Tim Radford at The Guardian:
Isaac Newton set it up for Albert Einstein: he calculated a system of heavenly motion that governed the entire measurable cosmos. He then added a challenge: a theory, he wrote “that agrees exactly with exact astronomical observations cannot fail to be true.”
He didn’t live to find out quite how much frustration that claim would give his fellow astronomers, who identified Uranus, and then from the behaviour of Uranus inferred the existence of another planet, and finally identified Neptune. They relied on Newton’s predictions, which were spot on and self-evidently right, all the way to the edge of the solar system – except for one tiny little niggling detail about the planet closest to the sun.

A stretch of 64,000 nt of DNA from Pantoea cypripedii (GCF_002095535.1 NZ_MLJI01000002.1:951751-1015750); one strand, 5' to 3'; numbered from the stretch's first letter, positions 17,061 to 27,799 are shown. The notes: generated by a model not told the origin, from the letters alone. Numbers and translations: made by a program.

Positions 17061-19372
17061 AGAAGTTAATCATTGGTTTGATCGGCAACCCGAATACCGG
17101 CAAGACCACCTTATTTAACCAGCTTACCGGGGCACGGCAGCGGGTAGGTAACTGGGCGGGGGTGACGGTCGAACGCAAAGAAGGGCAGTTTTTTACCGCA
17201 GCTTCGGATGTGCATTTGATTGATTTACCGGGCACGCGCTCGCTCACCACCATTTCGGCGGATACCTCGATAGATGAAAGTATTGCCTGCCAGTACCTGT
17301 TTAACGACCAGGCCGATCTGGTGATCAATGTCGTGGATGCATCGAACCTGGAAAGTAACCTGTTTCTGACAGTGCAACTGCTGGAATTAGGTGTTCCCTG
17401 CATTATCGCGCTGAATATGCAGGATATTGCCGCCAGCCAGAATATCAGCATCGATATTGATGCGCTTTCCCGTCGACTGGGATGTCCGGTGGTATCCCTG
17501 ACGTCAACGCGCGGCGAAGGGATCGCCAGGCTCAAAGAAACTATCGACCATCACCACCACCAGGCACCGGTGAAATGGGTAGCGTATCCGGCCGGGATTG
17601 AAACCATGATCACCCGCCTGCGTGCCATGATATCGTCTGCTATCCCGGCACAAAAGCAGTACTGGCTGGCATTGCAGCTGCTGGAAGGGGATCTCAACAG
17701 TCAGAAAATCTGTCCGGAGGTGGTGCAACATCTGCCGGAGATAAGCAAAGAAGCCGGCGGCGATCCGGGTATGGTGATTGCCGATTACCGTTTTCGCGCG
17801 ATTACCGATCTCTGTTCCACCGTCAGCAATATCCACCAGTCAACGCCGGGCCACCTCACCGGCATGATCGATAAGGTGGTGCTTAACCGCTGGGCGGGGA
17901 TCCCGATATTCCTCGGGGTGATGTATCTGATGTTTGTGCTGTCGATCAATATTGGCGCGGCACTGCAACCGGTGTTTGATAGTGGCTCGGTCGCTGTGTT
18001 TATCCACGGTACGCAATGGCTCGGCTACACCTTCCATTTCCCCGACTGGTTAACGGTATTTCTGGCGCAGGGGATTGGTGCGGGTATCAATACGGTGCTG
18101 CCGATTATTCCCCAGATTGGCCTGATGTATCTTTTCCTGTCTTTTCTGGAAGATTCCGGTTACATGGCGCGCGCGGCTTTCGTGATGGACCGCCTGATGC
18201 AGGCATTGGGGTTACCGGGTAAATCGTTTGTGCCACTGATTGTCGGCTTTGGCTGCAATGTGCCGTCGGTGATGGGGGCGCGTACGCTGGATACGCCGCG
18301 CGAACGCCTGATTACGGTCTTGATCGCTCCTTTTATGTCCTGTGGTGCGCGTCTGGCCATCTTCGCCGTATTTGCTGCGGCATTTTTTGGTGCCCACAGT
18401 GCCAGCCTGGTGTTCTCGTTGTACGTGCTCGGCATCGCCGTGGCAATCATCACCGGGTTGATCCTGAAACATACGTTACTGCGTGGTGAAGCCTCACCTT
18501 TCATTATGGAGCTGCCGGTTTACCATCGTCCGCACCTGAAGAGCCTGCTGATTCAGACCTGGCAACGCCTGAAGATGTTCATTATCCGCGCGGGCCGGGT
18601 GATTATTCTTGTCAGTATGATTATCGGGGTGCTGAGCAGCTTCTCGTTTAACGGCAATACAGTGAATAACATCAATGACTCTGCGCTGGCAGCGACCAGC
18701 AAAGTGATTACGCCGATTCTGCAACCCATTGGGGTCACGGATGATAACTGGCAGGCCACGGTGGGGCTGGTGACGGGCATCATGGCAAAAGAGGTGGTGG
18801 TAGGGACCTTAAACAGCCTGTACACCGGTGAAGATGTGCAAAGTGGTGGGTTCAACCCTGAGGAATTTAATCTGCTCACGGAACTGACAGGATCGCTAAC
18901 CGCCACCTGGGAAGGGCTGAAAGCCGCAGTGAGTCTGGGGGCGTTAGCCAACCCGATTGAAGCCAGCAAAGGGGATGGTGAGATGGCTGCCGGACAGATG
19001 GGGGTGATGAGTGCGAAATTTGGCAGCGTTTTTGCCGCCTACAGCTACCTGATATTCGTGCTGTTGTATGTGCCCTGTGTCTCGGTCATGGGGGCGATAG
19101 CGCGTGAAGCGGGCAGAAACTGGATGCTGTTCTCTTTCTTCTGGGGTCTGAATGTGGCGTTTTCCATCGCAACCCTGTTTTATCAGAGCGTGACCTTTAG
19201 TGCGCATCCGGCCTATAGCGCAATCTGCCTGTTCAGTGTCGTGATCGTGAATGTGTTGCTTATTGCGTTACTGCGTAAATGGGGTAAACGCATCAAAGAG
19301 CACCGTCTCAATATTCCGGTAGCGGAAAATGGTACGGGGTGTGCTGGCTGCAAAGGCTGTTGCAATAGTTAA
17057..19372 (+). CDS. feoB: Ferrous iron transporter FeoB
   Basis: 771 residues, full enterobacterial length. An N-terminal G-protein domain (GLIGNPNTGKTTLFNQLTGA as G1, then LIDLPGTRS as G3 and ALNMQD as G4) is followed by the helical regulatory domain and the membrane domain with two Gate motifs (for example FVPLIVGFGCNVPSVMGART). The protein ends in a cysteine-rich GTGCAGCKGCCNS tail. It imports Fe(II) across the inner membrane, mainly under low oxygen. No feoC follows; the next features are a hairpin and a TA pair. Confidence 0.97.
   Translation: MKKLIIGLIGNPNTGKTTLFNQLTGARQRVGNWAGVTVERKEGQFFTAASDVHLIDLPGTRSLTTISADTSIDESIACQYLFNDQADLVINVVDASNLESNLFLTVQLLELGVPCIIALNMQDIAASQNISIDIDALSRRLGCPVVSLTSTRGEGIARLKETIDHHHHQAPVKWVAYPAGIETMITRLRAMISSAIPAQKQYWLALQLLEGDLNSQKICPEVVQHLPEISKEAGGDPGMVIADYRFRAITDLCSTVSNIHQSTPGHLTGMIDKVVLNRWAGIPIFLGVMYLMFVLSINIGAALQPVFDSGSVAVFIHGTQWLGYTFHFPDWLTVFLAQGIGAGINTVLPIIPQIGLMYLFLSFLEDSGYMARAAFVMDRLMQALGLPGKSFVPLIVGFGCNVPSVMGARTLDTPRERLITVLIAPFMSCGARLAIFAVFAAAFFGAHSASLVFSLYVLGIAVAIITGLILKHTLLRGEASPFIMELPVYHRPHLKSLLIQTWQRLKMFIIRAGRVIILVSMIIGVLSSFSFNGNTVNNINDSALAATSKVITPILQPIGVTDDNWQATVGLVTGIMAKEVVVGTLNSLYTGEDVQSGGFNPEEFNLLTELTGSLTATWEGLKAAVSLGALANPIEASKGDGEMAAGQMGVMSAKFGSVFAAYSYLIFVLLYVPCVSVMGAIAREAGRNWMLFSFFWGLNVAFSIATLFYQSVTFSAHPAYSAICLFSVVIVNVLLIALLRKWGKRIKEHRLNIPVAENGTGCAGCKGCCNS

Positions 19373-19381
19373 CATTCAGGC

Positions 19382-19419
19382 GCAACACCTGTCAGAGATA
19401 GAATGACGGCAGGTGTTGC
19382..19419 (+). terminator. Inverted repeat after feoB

Mercury’s orbit precesses around the sun at a rate that cannot be fully accounted for by Newtonian mechanics. The discrepancy is very small, but it isn’t an observational error. And since Newton’s theory could hardly be wrong, the only answer that made sense was that there must be another small, invisible companion affecting the orbit of Mercury. So sure were astronomers that this companion planet must exist, they even gave it a name: Vulcan.